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Plans for tighter alcohol restrictions in Dunedin have attracted about 4500 submissions, the bulk opposing the changes - and some prompting a language warning.
Many submissions say the best way to reduce alcohol-related harm is to restrict alcohol sales from supermarkets rather than put more restrictions on bars.
But public health and medical groups are calling on the council to close bars even earlier.
Submissions on the draft policy were released by the Dunedin City Council yesterday with a warning some contained ''foul and/or offensive'' language.
The majority - 3000 - were made via a campaign by inner-city licensees who oppose new restrictions on bars.
The exact number of submissions is expected to be confirmed this week. Submissions from the Dunedin Inner City Licensee Forum's campaign are understood to almost exclusively oppose the proposals.
The ODT perused several hundred submissions, including those from key groups, yesterday, responding to the draft plan.
Among other things, the draft proposes to cut central-city bar closing times by one hour to 3am; a one-way door policy after 1am; a ban on shots after midnight; licensing for bars' use of footpaths before 11pm; and banning off-licence sales after 10pm.
Most submitters filled in a yes/no form that provided an opportunity to make comments.
The majority of the submissions read opposed the proposals.
Most of the Forum submitters simply responded no to questions, which were framed in a ''Do you support ...?'' manner, and few made extra comments.
Kate Sparks' comment summarised a common comment: ''I think introducing this policy will negatively affect the hospitality industry while not getting to address the cause of alcohol related harm, buying cheap liquor from supermarkets and drinking unsupervised at home.''
Hannah McEntee wondered if the proposal would put her out of a job, while Lauchlan Chisholm also urged the council to target supermarkets and ''don't attack the easy guy''.
Erin Cameron said positive drinking behaviour was not about the level of restriction, but how well the drinking environment was controlled.
Jillian Haig said closing bars in residential areas earlier would lead to disruption to residents and more domestic violence.
''We're in the 2000s, not the 1920s. If a hotel, or tavern or cafe etc is run correctly, things should be left alone.''
Others urged the council not to ''destroy a good time'', while several were abusive and used explicit language to air their views about the proposal and the council.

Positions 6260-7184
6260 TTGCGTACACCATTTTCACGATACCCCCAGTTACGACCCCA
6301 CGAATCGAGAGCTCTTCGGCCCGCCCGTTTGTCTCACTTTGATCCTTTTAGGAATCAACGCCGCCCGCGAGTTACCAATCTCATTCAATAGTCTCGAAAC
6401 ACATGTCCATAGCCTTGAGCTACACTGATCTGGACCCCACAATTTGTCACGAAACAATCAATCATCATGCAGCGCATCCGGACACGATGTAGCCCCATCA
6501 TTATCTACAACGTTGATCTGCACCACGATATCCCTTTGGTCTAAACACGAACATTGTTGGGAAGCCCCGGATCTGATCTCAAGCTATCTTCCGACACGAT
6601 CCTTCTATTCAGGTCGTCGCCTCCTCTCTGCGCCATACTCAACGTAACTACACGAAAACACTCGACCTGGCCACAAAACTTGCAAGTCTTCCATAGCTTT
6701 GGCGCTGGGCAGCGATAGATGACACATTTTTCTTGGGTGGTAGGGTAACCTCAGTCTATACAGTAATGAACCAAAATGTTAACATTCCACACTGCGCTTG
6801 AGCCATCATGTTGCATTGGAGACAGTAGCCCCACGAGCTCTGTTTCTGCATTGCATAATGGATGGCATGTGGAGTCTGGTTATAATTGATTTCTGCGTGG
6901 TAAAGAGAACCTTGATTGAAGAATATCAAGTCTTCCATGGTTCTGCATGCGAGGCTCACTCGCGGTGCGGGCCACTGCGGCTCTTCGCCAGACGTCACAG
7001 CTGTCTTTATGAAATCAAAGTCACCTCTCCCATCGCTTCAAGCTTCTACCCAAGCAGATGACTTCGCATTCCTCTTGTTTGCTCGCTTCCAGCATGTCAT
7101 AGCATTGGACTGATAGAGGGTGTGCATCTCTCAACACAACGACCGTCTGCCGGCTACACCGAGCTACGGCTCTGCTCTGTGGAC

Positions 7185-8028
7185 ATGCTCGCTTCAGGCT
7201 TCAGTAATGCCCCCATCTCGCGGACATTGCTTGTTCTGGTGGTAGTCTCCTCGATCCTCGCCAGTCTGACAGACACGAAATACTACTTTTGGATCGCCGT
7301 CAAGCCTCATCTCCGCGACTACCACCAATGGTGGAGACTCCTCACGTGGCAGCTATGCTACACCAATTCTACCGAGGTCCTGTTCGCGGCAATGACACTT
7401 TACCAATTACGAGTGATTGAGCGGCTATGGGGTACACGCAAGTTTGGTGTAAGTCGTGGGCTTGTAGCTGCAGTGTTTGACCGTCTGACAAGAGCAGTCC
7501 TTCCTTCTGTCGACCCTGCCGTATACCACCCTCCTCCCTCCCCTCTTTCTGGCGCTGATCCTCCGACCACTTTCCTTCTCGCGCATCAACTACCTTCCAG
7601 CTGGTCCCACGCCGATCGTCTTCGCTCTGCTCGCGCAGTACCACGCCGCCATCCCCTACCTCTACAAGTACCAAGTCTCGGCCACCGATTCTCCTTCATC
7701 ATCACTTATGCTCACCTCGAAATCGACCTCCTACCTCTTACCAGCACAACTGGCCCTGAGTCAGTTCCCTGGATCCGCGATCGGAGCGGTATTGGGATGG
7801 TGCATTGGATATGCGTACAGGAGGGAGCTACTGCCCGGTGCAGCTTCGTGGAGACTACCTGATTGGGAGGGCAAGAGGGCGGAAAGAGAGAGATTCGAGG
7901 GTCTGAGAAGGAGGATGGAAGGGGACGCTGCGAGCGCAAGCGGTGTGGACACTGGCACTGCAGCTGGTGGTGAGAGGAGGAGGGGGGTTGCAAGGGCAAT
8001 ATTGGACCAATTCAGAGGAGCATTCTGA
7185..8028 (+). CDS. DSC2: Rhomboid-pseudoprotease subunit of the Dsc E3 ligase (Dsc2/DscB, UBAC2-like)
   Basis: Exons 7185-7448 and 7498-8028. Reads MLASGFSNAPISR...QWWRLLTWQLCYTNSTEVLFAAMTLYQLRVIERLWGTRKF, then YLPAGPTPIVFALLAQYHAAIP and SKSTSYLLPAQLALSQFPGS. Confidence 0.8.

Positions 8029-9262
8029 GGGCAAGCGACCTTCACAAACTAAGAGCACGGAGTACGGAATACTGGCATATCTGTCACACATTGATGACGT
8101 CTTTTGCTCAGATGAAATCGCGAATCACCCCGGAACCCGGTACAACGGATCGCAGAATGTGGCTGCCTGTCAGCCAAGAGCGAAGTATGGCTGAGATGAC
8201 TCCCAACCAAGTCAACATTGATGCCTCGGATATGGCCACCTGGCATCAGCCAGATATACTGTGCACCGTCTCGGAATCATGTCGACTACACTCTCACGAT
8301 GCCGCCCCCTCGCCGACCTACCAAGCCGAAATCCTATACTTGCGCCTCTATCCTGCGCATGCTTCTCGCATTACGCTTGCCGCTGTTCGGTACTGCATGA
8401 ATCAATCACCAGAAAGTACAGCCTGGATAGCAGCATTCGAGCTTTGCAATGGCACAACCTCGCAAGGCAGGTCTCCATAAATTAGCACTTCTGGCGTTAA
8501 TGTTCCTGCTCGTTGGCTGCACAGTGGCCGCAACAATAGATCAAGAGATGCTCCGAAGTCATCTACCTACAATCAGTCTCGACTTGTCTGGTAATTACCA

''Drik [sic] more,'' one person submitted.
Dunedin bar owners and the Otago Chamber of Commerce said the proposals would affect many businesses and raised concerns the proposals could amplify alcohol harm, rather than reduce it, by encouraging people to move from controlled to uncontrolled environments.
Industry groups said premises should be treated according to their track records and the council had failed to give enough weight to individual responsibility. They said the proposals did not address the core causes of excess drinking, many pointing the finger at supermarkets selling below-cost alcohol. Most supported increasing restrictions on off-licences.
Off-licence holders, including supermarkets, opposed any restrictions based on proximity or density.
On the other hand, police supported the draft policy and said there was evidence that reducing bar opening hours resulted in less alcohol-related harm.
''Police recognise some of the proposed restrictions will have an economic impact on some of Dunedin's licensed premises, but this must be weighed against the economic impact alcohol-related harm is having on society,'' Sergeant Ian Paulin's submission said.
Others wanted the policy to go further.
Residential student colleges and public health groups, including the Medical Association and Dunedin Hospital emergency department staff, said the South had the highest level of hazardous drinking in the country.
Their submission sought blanket closing at 2am, as research showed people were three times more likely to drink large amounts after 2am.
They were joined by social agencies, student associations and the University of Otago in wanting a clause added to the policy setting outlet density rules.
About 400 individuals and groups indicated they wished to verbally present their submissions to the council during a nine-day hearing that begins on Tuesday.